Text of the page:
The idea of blue team and red team exercises originate from military antecedents. In military operations, the idea is that a red team would conduct exercises that may trigger active controls and countermeasures in an environment whereas the blue team response would paint a more realistic picture on their readiness to detect and deal with these situations. This concept has also made its way to the public as well in terms of war-gaming an organizations perimeter and security infrastructure.

Both of these two teams ultimately serve one purpose – that is to improve the organization’s security posture. Red teams do this through attack while Blue teams do this through defense. Mixing the capabilities of these two groups becomes what is called a ‘purple team’. They serve the same purpose, but are inherently designed to enhance information sharing between to two groups to maximize and extend both of their individual capabilities.

How Can Purple Team Exercises Benefit Your Organization?

In order to understand how conducting purple team exercises can improve your organization’s security posture, it is crucial to understand the perspective of both the blue team and the red team. Even though they serve one purpose, they inevitably clash without active oversight.

From the perspective of a blue team, little to no alerts indicate that security controls are effective at thwarting threats. In addition, when many alerts fire, it also means that detection controls that are implemented are working. As a result, there is no incentive for the blue team to help the red team as the failures of the red team equate to blue team success.

From the perspective of a red team, a report that contains many findings is a job well done. For penetration testers and red team operators alike, the number of failed or bypassed controls measures success. As a result, there is also no incentive to help the blue team because as the blue team fails, the more it equates to the success of the red team.

This behaviour is more prevalent in organizations that use different external vendors for their monitoring detection and penetration testing. However, this is not uncommon in organizations that conduct both operations, in-house, due to politics and elitism mindsets. For this reason, a purple team (not necessarily a third team) exists to train both teams and encourage information sharing.

Shorter Feedback Loop

Typically, after penetration testing, or a red team assessment, is completed, a report is delivered to the client’s IT team to remediate the flaws and implement missing security controls. If such an assessment is done, the test may span a period of 2-3 weeks, while the remediation may occur over the span of months. Assuming the frequency of the vulnerability assessment or penetration test is annually, the feedback may take place only once a year.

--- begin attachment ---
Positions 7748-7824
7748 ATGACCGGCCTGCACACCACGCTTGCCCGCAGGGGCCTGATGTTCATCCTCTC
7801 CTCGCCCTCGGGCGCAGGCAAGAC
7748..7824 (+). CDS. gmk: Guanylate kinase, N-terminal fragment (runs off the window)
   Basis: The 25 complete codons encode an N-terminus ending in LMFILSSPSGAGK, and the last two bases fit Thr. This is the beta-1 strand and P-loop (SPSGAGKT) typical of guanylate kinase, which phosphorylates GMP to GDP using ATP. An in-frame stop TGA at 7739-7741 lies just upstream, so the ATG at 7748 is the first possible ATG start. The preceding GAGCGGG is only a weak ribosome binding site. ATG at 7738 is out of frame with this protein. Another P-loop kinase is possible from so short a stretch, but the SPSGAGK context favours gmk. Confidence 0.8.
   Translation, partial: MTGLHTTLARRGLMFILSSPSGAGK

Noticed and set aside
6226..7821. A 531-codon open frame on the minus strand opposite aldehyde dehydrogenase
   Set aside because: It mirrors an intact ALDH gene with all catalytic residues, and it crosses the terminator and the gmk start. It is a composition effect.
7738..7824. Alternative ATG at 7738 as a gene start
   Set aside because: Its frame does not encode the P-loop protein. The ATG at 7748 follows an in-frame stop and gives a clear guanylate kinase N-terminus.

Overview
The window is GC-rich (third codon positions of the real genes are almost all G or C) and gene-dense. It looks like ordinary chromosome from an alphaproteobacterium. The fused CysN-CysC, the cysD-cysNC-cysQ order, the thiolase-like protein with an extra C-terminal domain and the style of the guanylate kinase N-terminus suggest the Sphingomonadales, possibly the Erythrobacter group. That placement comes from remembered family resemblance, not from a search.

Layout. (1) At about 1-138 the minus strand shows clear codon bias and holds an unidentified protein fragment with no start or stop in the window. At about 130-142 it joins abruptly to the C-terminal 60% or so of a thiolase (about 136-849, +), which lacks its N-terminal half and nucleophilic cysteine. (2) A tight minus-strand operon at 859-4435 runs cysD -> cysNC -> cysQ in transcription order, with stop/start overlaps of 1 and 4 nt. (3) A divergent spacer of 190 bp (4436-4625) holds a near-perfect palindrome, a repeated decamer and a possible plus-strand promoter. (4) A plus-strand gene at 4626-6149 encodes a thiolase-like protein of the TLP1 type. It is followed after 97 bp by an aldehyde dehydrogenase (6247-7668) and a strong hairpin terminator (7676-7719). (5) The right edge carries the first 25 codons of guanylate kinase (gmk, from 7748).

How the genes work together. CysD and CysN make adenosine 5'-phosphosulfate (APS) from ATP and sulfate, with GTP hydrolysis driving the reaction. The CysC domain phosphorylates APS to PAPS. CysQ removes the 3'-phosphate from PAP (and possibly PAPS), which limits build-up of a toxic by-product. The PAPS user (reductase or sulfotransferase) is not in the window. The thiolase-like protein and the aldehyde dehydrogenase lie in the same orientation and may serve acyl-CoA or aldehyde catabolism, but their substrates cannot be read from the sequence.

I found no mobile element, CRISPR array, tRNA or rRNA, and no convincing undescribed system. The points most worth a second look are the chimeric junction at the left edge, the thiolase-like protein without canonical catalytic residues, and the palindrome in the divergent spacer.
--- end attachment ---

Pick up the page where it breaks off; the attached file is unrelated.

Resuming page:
Feedback Loop of a Traditional Assessment
Figure 1: Feedback Loop of a Traditional Assessment

For a purple team feedback loop, the same activities of attack, detection, and response are performed, but the feedback is regular and on-going. The red team would share their tactics, techniques, and procedures. They also serve as an active participant of the patch management process to help the blue team prioritize vulnerabilities to patch. On the side of blue team, they share their monitoring tactics and playbooks with the red team. Essentially, offense informs defense, and defense informs offense – this way, the capabilities of both of the teams are extended.

Purple Team diagram illustrating Blue and Red Teams working together.
Figure 2: Feedback Loop of Purple Team Exercises – This continuous information sharing reveals the blue team’s blind spots, and allows the red team to adapt to bypass existing controls.

Measuring the Effectiveness of Your Organization’s Detection and Response

Penetration testing with an emphasis on improving the blue team can address a persistent problem in SIEM/SOC vendors. They have a challenging task of installing and enabling detection at certain points in the networks. It requires them to pull log sources from strategic areas in a network. This inevitably means that some areas would have limited to no visibility. In short, the blue team faces this challenge: “they don’t know what they cannot see.” On the other hand, to pull log sources from every single endpoint and perimeter would render them blind because it would take a large amount of time to sort through, build alerts, and action on the data. Therefore, penetration testing and red team assessments would do well to measure and identify the blind spots and response of the blue team.

Conclusion

Exploring your business from an attacker’s perspective is an effective way to measure the effectiveness of your organization’s detection and response plan. With countless breaches and ransomware on the rise, it becomes clear that the plans and technologies we invest in are ineffective. Contact us to learn more about Purple Teaming and how we can start improving your organization’s security posture.